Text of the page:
There were 197 primary endpoint events in the dapagliflozin arm vs 312 in the placebo arm, for a 39% relative risk reduction and about 5% absolute risk reduction with dapagliflozin. This reduction was seen in diabetics and non-diabetics. Secondary endpoints of CV death and HFH, as well as all-cause mortality were also lower in dapagliflozin arm.

The effects of SGLT2 inhibitors are consistent across trials; the CV death reduction and overall death signals are favorable, renal preservation looks consistent, side effects are not awful, and the benefit is seen in non-diabetics and diabetics alike.

I think we have a new class of drugs in cardiology.


The surprise of ESC came with favorable results from a digoxin trial. Dipak Kotecha from the University of Birmingham, England, presented results of the Rate AF trial comparing digoxin vs bisoprolol in patients with permanent atrial fibrillation (AF). Kudos to the research team for studying permanent AF. Most of the research goes to paroxysmal AF and persistent AF, but probably half of the millions of patients with AF have permanent AF.

About 160 patients were randomly assigned to either digoxin or bisoprolol.

The primary endpoint included patient-reported quality of life measures. Secondary endpoints included BNP, ejection fraction, and clinical events.

Sit down for the results: Heart rate responses were identical. Physical function at 6 months—the primary endpoint —was not significantly different in either group. More than 50% of patients receiving digoxin compared with less than 10% on β-blockers improved more than two classes in the modified European Heart Rhythm Association (EHRA) symptom score (mEHRA for AF is similar to New York Heart Association [NYHA] for heart failure and ranges from I to IV).

Over 6 to 12 months, improvement in NYHA class and NTproBNP level was significantly greater in the digoxin arm. Left ventricular ejection fraction remained unchanged in both arms. While the trial was not powered for clinical events, there were fewer all-cause deaths (4 vs 7), cardiovascular deaths (3 vs 15), and adverse events (29 vs 142) in the digoxin arm.

While I love this trial, there are reasons for serious caution: This was an oral presentation. The details of the paper will be key. How did they use digoxin; did they do drug levels? Also, digoxin use has a narrow therapeutic window, clinicians have to consider drug-drug interactions and renal clearance and these things are easier to do in a trial than in a busy practice. Another reason for caution was the open-label nature of the trial. Beta bockers have strong nocebo effects and this may bias the self-assessment of physical functioning.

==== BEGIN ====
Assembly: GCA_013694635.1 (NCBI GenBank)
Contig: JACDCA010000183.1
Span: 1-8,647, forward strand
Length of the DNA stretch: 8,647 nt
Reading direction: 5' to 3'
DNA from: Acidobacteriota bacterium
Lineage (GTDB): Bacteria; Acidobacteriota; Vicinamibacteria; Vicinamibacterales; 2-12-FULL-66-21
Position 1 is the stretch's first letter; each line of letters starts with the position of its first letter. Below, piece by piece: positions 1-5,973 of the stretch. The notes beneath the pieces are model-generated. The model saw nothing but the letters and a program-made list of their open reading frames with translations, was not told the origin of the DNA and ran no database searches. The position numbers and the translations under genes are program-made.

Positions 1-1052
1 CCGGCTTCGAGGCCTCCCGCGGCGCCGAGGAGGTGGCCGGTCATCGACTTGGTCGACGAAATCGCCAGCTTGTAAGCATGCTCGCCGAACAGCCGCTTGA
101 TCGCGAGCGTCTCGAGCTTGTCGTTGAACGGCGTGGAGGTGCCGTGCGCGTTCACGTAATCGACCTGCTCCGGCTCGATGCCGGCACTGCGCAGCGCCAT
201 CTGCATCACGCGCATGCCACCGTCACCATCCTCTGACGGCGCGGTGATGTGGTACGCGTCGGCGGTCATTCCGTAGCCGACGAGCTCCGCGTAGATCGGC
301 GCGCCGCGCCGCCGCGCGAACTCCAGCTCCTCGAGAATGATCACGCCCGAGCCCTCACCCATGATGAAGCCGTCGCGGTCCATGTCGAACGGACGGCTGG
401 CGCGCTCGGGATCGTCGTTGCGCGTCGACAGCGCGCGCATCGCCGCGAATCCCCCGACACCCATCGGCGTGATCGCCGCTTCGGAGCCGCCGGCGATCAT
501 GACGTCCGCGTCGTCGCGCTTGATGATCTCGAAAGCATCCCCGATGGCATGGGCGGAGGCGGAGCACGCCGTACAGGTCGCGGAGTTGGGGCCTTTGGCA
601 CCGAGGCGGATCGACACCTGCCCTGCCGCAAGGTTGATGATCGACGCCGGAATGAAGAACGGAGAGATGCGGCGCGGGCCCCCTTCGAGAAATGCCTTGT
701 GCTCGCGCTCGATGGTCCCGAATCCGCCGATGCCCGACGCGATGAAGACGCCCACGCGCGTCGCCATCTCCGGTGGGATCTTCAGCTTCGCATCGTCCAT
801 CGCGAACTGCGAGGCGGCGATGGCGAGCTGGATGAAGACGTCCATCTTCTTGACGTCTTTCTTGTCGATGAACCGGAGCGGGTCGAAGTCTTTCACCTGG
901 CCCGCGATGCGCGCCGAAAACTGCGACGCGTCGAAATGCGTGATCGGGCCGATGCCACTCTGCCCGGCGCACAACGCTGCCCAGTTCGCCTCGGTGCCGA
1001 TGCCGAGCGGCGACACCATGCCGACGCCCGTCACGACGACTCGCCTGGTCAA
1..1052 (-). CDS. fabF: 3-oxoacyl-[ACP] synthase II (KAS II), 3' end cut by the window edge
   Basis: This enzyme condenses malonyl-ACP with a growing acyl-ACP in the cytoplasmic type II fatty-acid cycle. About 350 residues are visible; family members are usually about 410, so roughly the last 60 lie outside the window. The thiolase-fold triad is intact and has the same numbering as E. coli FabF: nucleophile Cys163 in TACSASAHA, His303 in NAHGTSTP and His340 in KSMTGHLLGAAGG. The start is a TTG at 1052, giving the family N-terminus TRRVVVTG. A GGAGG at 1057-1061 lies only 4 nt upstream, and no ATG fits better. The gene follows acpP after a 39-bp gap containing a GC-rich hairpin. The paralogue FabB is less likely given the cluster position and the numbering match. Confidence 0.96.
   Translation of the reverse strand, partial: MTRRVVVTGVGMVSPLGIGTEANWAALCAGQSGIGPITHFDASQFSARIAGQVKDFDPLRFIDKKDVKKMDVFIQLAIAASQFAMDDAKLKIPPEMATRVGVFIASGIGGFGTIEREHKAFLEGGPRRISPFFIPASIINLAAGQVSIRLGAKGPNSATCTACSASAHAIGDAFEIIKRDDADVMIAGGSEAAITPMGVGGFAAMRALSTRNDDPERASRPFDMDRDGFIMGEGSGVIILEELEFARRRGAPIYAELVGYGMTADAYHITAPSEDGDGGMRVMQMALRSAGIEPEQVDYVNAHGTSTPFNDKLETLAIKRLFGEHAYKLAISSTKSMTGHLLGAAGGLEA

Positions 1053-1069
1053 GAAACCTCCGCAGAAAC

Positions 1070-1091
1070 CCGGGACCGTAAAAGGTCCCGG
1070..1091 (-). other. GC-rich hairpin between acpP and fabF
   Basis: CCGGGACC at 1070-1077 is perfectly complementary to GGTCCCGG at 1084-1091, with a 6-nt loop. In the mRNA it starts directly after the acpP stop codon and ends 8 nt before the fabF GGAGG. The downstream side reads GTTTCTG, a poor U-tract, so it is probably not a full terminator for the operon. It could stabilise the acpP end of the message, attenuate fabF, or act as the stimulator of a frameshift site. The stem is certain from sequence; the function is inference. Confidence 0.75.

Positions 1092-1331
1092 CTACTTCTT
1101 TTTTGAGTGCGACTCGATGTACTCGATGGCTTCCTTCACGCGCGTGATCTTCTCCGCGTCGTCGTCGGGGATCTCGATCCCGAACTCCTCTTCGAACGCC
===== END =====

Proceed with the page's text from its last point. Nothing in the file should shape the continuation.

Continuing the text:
The authors wrote in their protocol paper that RATE-AF trial will also act as a feasibility study to plan a future, event-driven clinical trial exploring the impact of different rate control strategies on cardiovascular events and unplanned hospital admissions.

Besides the stunning results, another reason this trial excites me is the digoxin backstory: namely, that digoxin had been unfairly made into a toxic drug. I say unfairly because the studies that caused its fall from favor were nonrandomized observational studies. RATE-AF shows again the power of randomization. In addition to the specifics of AF care, it again humbles us regarding the temptation to make causal claims from nonrandomized observational data.

East AFNET 4

The EAST AFNET 4 trial, which henceforth I will refer simply as EAST, asked a highly relevant question: would an early-rhythm control approach to patients with AF improve “clinical” outcomes vs a conventional strategy of rate control. The background is that early rhythm control might prevent unfavorable atrial (and ventricular) remodeling and that could cause better CV outcomes.